Ethical savings accounts no longer a costly niche product

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In the past, while laziness or loyalty to a local bank or building society may have played a part, the vast majority of consumers would have chosen a particular savings account based almost solely on the rate of return on offer.

However, while such a concern is very much still a driving force among savvy savers of all ages across the UK, Britons are also being given the opportunity to save not only a few pounds each week through their high street products, but to also do their bit towards making the world a better place.

Of course, ethical savings accounts are nothing new, with many financial institutions having been established along religious lines, or at least sufficiently clued-up to see the potential benefits of selling themselves as the good guys.

However, with mass media making the problems caused by global financing only too apparent, and ordinary people increasingly willing to make small sacrifices in the name of the greater good, ethical savings accounts are truly coming of age.

But, though it may sound simple enough to make use of such products, it's often the case that shopping around for the right solution is just as important here as it is when it comes to taking out a mortgage, or a current account, say.

Indeed, far from being 'one size fits all', modern ethical savings vehicles are as varied as every other type of mainstream financial product, and, as such, it pays to do some research.

For example, though there would be few people who would object to a policy of not investing funds in arms trading, investment in genetically-modified crops, or nuclear fuel, for example, are somewhat greyer areas, with many ethically-minded savers seeing no harm in seeing their money going into such fields, and hopefully making a tidy return for them in the process.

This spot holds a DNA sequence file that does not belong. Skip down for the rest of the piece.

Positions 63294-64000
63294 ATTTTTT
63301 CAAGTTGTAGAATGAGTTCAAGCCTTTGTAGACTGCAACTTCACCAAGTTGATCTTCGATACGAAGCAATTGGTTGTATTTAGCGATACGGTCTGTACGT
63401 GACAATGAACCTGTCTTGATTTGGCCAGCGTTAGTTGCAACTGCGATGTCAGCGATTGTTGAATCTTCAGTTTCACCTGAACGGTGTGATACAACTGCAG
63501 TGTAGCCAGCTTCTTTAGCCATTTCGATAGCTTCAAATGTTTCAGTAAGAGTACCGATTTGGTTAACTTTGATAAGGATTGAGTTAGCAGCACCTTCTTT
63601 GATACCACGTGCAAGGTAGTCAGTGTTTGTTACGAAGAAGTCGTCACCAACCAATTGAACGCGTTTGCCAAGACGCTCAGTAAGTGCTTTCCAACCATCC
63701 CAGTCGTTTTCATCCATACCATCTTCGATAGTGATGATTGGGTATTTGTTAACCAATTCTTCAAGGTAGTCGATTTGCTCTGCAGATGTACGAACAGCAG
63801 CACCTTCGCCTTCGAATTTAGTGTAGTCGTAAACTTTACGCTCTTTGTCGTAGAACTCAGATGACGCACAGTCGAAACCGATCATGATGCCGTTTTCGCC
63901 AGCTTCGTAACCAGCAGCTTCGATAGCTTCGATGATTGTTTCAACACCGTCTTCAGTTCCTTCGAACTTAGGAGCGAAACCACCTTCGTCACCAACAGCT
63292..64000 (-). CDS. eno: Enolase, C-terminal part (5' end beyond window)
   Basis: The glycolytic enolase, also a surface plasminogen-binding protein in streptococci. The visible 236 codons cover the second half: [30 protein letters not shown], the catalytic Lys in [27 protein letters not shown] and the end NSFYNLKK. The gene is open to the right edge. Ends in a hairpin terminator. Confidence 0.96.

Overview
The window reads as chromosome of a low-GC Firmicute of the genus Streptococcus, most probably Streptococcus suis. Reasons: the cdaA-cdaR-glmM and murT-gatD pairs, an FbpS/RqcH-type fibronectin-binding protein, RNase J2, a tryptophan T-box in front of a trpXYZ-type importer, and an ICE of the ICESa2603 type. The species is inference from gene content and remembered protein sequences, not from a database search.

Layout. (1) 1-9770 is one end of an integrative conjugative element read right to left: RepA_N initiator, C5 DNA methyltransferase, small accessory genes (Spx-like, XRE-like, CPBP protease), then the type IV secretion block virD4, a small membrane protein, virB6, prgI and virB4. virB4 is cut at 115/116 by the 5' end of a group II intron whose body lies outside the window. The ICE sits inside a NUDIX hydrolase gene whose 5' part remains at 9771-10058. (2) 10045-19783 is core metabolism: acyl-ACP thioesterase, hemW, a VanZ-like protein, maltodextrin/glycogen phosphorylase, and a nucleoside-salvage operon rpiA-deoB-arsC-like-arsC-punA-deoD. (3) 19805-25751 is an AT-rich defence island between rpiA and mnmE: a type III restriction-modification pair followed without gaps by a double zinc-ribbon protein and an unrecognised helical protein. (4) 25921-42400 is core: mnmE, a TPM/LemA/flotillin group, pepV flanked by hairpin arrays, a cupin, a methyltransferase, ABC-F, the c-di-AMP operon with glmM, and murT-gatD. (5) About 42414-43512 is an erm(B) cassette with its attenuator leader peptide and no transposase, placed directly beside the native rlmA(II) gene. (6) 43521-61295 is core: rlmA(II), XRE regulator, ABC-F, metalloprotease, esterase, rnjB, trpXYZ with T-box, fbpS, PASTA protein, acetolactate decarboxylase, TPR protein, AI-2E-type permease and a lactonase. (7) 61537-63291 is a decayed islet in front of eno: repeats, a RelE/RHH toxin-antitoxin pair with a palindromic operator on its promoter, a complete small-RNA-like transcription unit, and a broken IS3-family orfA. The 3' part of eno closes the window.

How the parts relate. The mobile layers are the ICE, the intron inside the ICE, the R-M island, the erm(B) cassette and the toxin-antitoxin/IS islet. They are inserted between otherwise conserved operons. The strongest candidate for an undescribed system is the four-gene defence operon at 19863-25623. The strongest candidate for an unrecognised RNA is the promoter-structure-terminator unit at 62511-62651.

So, just as savers should assess the stability and likely rates of return that a prospective savings account would offer, so too should they check its policies against their own moral checklists to get a perfect fit.

Furthermore, though in the past it may have been necessary to take a hit in the wallet to do the right thing, with ethical products becoming increasingly mainstream, it should no longer be the case that having a moral say into where one's own money is invested should mean having to say goodbye to attractive interest rates.

Just as with all other products, it is imperative to be vigilant in checking rates of interest, as well as all the normal savings accounts considerations such as any minimum amounts or potential penalties while also checking a high street institution’s green credentials.

Fortunately, in the same way that banks and building societies are bringing their ethical accounts in line with the rest of their products, so too are numerous comparison websites, as well as high street advisors helping confused but well-intentioned Britons place their money where they are comfortable with it being.

This means it's never been easier to do the right thing - or harder to justify indirectly funding global strife.


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